MONDAY, Aug. 29, 2011 (HealthDay News) -- Sexual satisfaction in older women is associated with successful aging and a better quality of life, a new study finds.
Researchers looked at information gathered from over 1,200 San Diego women, aged 60 to 89, and found that satisfaction with overall sex life was reported by 67 percent of those aged 60 to 69; 60 percent of those aged 70 to 79; and 61 percent of those aged 80 to 89.
"Contrary to our earlier hypothesis, sexual satisfaction was not significantly associated with age," study co-author Wesley K. Thompson, an assistant professor of psychiatry with the Stein Institute for Research on Aging at the University of California San Diego School of Medicine, said in a UCSD news release.
"Although the levels of sexual activity and functioning did vary significantly, depending on the woman's age, their perceived quality of life, successful aging and sexual satisfaction remained positive," he said.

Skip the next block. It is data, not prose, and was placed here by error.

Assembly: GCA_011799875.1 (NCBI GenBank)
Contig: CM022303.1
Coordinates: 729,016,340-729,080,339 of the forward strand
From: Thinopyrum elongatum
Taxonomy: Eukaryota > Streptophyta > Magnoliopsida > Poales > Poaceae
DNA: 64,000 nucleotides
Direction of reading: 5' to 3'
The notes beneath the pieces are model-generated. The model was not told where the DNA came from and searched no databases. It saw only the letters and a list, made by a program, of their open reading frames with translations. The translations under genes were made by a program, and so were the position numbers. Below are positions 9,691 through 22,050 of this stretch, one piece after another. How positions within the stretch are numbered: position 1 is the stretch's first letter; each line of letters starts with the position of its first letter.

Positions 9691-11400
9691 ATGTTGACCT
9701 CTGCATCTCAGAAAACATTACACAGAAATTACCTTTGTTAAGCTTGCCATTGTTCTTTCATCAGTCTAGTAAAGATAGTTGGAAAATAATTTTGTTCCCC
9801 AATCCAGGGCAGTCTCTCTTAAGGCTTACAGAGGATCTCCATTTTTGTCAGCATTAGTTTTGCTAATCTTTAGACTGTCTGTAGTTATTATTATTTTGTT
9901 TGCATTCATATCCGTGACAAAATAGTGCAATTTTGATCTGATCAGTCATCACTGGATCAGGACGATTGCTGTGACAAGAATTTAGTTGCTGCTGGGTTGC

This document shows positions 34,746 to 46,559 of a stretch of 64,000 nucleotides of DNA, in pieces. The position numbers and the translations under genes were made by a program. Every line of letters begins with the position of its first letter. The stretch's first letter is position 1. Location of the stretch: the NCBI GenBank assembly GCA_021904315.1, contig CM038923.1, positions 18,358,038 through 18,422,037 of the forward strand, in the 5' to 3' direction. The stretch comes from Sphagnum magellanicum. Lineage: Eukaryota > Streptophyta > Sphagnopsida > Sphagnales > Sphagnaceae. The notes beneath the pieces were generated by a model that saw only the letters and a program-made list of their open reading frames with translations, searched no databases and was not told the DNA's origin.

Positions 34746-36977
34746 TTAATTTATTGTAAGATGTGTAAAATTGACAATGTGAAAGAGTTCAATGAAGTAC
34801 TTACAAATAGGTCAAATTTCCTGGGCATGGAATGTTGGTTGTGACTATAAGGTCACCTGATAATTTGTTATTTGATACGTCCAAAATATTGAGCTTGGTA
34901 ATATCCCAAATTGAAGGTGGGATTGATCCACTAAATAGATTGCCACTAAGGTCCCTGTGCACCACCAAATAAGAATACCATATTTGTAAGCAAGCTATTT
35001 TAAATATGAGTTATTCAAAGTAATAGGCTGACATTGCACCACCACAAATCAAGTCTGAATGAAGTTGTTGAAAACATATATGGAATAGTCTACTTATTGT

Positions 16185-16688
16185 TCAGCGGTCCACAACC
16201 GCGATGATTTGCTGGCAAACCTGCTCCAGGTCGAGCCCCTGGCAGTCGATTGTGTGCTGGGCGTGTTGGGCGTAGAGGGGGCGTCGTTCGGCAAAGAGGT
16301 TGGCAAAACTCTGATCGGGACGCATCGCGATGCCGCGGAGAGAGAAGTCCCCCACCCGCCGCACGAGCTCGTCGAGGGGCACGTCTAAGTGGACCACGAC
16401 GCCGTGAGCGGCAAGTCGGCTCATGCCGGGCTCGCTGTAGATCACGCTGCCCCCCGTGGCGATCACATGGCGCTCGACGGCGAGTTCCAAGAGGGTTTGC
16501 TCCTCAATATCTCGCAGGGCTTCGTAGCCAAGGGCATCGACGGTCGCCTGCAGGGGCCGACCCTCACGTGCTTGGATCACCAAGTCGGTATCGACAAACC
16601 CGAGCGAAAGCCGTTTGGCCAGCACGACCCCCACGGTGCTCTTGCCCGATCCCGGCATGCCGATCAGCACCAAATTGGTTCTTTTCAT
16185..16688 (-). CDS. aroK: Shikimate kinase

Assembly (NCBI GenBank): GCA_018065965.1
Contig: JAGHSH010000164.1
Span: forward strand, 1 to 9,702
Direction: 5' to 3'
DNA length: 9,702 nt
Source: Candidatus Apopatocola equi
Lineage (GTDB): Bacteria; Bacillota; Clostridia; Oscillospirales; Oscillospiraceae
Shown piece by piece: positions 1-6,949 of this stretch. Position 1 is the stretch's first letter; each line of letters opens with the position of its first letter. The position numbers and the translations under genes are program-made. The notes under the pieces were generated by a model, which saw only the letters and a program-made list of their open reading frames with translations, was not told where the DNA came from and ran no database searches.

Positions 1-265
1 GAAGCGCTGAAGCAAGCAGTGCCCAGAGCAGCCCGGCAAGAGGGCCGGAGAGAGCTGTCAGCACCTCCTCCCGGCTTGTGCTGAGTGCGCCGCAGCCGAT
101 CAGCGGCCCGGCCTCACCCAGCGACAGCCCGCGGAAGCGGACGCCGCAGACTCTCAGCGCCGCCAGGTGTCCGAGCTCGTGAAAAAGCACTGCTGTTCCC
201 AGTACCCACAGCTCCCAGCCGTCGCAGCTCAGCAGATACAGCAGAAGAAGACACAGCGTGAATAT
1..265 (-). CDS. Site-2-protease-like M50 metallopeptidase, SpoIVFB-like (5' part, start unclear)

The study is published in the August issue of the Journal of the American Geriatrics Society.
"What this study tells us is that many older adults retain their ability to enjoy sex well into old age," Thompson said. "This is especially true of older adults who maintain a higher level of physical and mental health as they grow older. Furthermore, feeling satisfied with your sex life -- whatever your levels of sexual activity -- is closely related to your perceived quality of life."
While "we cannot assess cause and effect from this study, these results suggest that maintaining a high level of sexual satisfaction may positively reinforce other psychological aspects of successful aging," he concluded.
The U.S. National Institute on Aging has more about sexuality later in life.